From airsoft FoF drills, it becomes pretty obvious that a force entering a hold is at a real disadvantage.  They are subject to a general lack of knowledge about their immediate surroundings.  This makes ambushes and other trickery very easy to use against them, as well as built-in or improvised defenses that the enemy will have no knowledge of.

    Overall, I don’t think military tactics have much bearing on home defense, since most are based on situations that will not be replicated in your house, or on your farm.

    • Wed, Jul 06, 2011 - 10:04pm

      #9
      tictac1

      tictac1

      Status Silver Member (Offline)

      Joined: Sep 25 2009

      Posts: 124

      count placeholder0

      Assumptions

    There’s quite a few assumptions at work that may or may not have validity…

    The assumption that much of a person’s wealth is transfered to children.  Many people “spend their children’s inheritance”, and much wealth is absorbed by the state and lawyers when the average person dies.

    The assumption that people will sell belongs rather than work.  “Jobs” aren’t needed to make money, not jobs in the employer sense.

    The assumption that standards of living will remain relatively unchanged, i.e. people will not shack up 13 to a house.  The Mexican workers in my area do exactly that, and seem to be pretty happy with the situation.

    When i was a “tertiary accounts analyst” (bill collector), I saw with relative frequency the following scam-

    Keep your credit impeccable till old age.  Get as many high-limit credit cards and accounts as you can.  Buy yourself an RV, tell the bank to fuck off, and live the rest of your days driving around the country.  I can’t really say for certain about the last part, only that they buy RVs and disappear, never to be collected from again.  We simply couldn’t figure out where they were, let alone repo anything.  Maybe they went to the Grand Canyon, maybe they parked it at their kids home, who knows, but we wrote those off.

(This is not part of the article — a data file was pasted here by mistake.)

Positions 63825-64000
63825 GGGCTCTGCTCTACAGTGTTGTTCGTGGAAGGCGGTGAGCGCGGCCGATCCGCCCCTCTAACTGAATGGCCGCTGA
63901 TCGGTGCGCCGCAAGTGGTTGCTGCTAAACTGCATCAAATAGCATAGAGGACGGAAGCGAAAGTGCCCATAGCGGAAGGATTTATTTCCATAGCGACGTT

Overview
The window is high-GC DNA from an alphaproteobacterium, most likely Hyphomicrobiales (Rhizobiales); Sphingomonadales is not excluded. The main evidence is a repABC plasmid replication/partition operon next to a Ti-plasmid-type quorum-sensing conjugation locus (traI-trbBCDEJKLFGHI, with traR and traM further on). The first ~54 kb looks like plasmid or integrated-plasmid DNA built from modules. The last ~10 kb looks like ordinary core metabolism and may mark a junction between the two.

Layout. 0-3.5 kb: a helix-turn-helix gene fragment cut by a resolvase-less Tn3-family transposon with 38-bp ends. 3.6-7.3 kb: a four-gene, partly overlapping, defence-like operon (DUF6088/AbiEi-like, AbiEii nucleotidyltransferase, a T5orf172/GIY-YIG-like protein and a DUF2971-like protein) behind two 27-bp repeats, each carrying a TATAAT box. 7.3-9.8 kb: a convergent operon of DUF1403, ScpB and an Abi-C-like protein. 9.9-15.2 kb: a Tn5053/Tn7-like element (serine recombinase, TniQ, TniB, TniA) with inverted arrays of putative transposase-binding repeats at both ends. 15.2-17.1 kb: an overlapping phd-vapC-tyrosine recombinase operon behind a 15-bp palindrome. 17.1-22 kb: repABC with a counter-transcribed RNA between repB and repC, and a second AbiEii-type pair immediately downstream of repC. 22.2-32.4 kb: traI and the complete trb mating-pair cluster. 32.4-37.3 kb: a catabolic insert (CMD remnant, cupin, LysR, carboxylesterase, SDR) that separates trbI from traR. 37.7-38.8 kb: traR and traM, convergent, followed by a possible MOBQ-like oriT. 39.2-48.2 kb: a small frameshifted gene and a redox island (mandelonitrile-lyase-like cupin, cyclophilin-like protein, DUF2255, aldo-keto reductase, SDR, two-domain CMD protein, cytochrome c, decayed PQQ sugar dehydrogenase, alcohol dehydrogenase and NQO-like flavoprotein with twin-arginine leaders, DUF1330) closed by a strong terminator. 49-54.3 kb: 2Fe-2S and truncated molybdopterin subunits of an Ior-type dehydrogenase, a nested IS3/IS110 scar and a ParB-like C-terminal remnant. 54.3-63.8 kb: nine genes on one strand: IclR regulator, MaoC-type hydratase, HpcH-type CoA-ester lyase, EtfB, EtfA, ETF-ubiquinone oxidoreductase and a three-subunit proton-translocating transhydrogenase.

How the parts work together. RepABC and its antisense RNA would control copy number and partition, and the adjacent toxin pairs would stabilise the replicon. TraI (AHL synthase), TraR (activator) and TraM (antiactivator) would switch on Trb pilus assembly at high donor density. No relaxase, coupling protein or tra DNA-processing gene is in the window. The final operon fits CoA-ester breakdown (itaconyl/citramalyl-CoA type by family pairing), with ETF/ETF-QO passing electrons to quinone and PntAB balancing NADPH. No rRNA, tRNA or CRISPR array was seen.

Nowadays, i can’t say i blame them for screwing the banks.  Hell, Thomas Jefferson died $100K in debt.  That was a LOT of money back then!

    • Wed, Jul 06, 2011 - 06:54pm

      #20
      tictac1

      tictac1

      Status Silver Member (Offline)

      Joined: Sep 25 2009

      Posts: 124

      count placeholder0

      The Roman Empire conquered

    The Roman Empire conquered the world on a 1% tax rate, up to 3% in times of war.  Ask yourself, why do our world governments need 30%, 40%, 50% of our earnings?  It’s silly to say “Americans pay less tax than other civilized countries”.  Getting robbed the least does not mean we are not robbed.

    Like us, the Romans debased their currency, which led to oppressive taxes (by ancient standards, we should be so lucky) and economic hardships.

    My opinion is that we have WAY too many welfare recipients.  By that, I mean public employees that do not produce anything.  The DOD alone is responsible for vast amounts of wasteful spending, through both bureaucracy and wars of aggression that immensely profit our war-based corporations through wealth confiscation, and the corporations that rebuild the stuff we bomb.  We pay to rent those bombs til they drop, then we BUY the bomb, then we pay for the school/hospital/what-not to get rebuilt.

    “That’s what government’s for.  To get in a man’s way”  -Malcolm Reynolds, Firefly series

    • Tue, Jun 21, 2011 - 07:40pm

      #2
      tictac1

      tictac1

      Status Silver Member (Offline)

      Joined: Sep 25 2009

      Posts: 124

      count placeholder0

      Does anyone actually believe

    Does anyone actually believe that all these rules and regs are there to protect us?  Actions speak louder than words.  From the SEC to our local sheriff department, the emphasis is on protecting corporate America and their profit margin, not us peons.  In my county, those who build a home themselves are subjected to intense scrutiny, many times resulting in fines and fees for things the builder never knew were required, whereas contractors are not only frequently NOT inspected, they are allowed to do outright illegal things.  Our sheriff dept. seizes bank accounts of people they arrest, then declines to press charges but keeps the money/assets.  I believe that’s called a “racket”.

    In this case, it’s amazing that investors got anything, other similar actions by the SEC have been to profit themselves.

    “Protection” is the buzzword used to sell tyranny to the ignorant.

     

    • Thu, Jun 16, 2011 - 07:59pm

      #12
      tictac1

      tictac1

      Status Silver Member (Offline)

      Joined: Sep 25 2009

      Posts: 124

      count placeholder0

      Yikes!  If it made the dog

    Yikes!  If it made the dog sick, i would not water root veggies/tubers with it. 

    I have 2 800 gallon tanks, and 2 5000 gallon tanks.  All 4 tanks are crystal clear, as of yesterday, and our last rain event was about 3 weeks ago.  It’s probably the result of adding a tiny amount of bleach, BUT it’s also possible that my heavy-duty tanks do not transmit as much light as do blue barrels.  Those blue barrels will readily grow algae, in my experience.  But then again, it never made my animals sick, so something is certainly different.

    I think it depends a lot on the area too, ours is high desert, not much grows here except what we cultivate, so perhaps our roofs are less contaminated by various bacterial/viral agents/whatnot.